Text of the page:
Amaranth and teff have room for growth, and ancient wheats like farro, emmer and einkorn have unique appeal, said Beth Arndt, a formulator for Panhandle Milling, Dawn, Texas, U.S.
“There is even more opportunity for breakout growth in grains that are prepared in a manner to change their typical flavor and texture,” she said. “Freekeh, which originated in the Middle East, is immature/green wheat that has been roasted and then dried. The roasting and drying of the green wheat imparts smoky, roasted notes, a chewy texture and longer shelf life.
“Bulgur, prepared from the cooking and drying of wheat, is another example of how the preparation method can influence the flavor and texture to create something that stands out from the norm.”
Efforts to grow quinoa domestically — it more frequently is grown in South America — are reducing criticism of quinoa being imported and traveling far distances from origin to table, said David Sheluga, director, consumer insights, Ardent Mills, Denver, Colorado, U.S. The Campbell Soup Co., Camden, New Jersey, U.S., featuring quinoa in one of its new Well Yes! soup varieties also signals an increasingly more mainstream appeal, he said.
Quinoa, sorghum, amaranth and millet are trending, said Brian Anderson, Ph.D., vice-president of innovation and marketing for Bunge in St. Louis, Missouri, U.S. The ancient grains may contribute texture, flavor and sustainability stories, he said. Bars, yogurts, cereal and baked foods are potential applications.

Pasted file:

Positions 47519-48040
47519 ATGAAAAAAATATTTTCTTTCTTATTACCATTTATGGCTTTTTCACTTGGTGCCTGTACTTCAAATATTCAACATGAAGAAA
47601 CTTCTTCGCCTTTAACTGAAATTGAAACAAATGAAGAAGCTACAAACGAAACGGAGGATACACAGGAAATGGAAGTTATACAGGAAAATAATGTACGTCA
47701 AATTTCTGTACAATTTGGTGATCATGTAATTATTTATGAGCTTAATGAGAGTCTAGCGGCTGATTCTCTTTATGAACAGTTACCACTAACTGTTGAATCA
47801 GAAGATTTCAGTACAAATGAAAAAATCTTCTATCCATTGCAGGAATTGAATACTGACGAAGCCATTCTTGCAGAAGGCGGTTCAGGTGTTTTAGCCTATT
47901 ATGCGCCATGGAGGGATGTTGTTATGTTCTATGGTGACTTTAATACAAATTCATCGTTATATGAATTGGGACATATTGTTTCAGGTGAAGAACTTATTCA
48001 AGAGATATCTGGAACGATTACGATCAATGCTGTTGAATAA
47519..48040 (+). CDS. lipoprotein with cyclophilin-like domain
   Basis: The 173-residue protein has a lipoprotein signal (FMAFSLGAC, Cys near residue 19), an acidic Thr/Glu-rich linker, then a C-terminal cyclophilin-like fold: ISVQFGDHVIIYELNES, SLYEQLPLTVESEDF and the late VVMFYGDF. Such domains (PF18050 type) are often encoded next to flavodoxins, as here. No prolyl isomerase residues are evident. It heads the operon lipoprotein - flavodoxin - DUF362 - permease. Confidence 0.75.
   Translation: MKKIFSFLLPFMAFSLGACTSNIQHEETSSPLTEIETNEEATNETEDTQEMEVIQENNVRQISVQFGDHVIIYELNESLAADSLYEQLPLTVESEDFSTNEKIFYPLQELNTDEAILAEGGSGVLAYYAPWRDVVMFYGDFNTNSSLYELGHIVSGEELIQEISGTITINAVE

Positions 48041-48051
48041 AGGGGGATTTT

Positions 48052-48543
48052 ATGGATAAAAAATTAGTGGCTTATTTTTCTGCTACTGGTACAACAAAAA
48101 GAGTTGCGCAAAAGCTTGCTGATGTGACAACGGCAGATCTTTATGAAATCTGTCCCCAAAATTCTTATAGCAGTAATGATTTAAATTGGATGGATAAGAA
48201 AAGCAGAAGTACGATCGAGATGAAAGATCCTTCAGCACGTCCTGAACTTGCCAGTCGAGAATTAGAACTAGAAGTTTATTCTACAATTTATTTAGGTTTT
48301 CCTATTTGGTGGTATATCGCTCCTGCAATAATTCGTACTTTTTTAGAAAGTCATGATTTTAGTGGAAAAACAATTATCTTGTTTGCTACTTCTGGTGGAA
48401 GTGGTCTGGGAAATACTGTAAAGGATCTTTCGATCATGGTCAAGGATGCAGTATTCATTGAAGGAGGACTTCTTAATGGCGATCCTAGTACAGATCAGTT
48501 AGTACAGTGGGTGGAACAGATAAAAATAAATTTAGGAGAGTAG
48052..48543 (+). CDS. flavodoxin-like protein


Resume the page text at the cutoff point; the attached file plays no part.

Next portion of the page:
“Some ancient grains impart an earthy or nutty flavor that many find appealing and can contribute an enjoyable, crunchy texture, as well,” Anderson said. “From a color perspective, it depends on the grain. Ancient grains are also a great way to incorporate natural colors in an application. We offer both red and white millet, white sorghum and white quinoa.
“Not only do ancient grains deliver desirable taste, texture and color, they also have compelling stories of origin, bringing a unique appeal to the foods that many people consume every day.”
Whole grain items may differ by the source of wheat variety, too.
“Red and white whole wheat differ in both color and flavor,” said Rachel Warner, director of national accounts for Grain Craft, Chattanooga, Tennessee, U.S. “White whole wheat is much brighter due to the characteristic light colored bran. In addition, white whole wheat has a milder flavor due to the absence of bitter tannins associated with red colored bran in red whole wheat. In both types, finer texture or granulation seems to be preferred as bran particles in finished products are less obvious.”
The heirloom allure
“There is an allure to trying foods that were popular over 100 years ago,” he said. “They have a history, a locality and an ethnic tradition that many consumers find comforting and reassuring.”
Heirloom wheat varieties could be examples of “un-novation” that Daniel Marciani, executive development chef for Ardent Mills, talked about Sept. 26, 2016, at the Whole Grains Council conference “Whole Grains in Foodservice, the Next Frontier” in Rosemont, Illinois, U.S.
“It’s rolling back and looking at history and saying, ‘What’s worked in the past? Maybe we can go back to that and see what’s good,’” Marciani said.
He demonstrated how to incorporate both triticale and rye into a whole grain bun. Marciani said triticale has the baking quality of wheat as well as rye’s ability to grow well in the field.
Popcorn in bars, mixes
Spices such as cinnamon may enhance popcorn, and bolder options such as Buffalo wing sauce, chili powder, wasabi, sriracha and curry powder are becoming more popular. Popcorn may join peanuts, seeds and dried fruit in trail mix.
Bars represent another opportunity. Popcorn, oats, cinnamon, brown sugar and dried cranberries may be combined into an energy bar. Kung pao crunch bars may feature popcorn, chow mein noodles, sesame oil and red pepper.
“Popcorn lovers appreciate that Orville Redenbacher’s is a whole grain snack with 0 grams of trans fat per serving,” said Kristin Reimers, Ph.D., director of nutrition for Conagra Brands.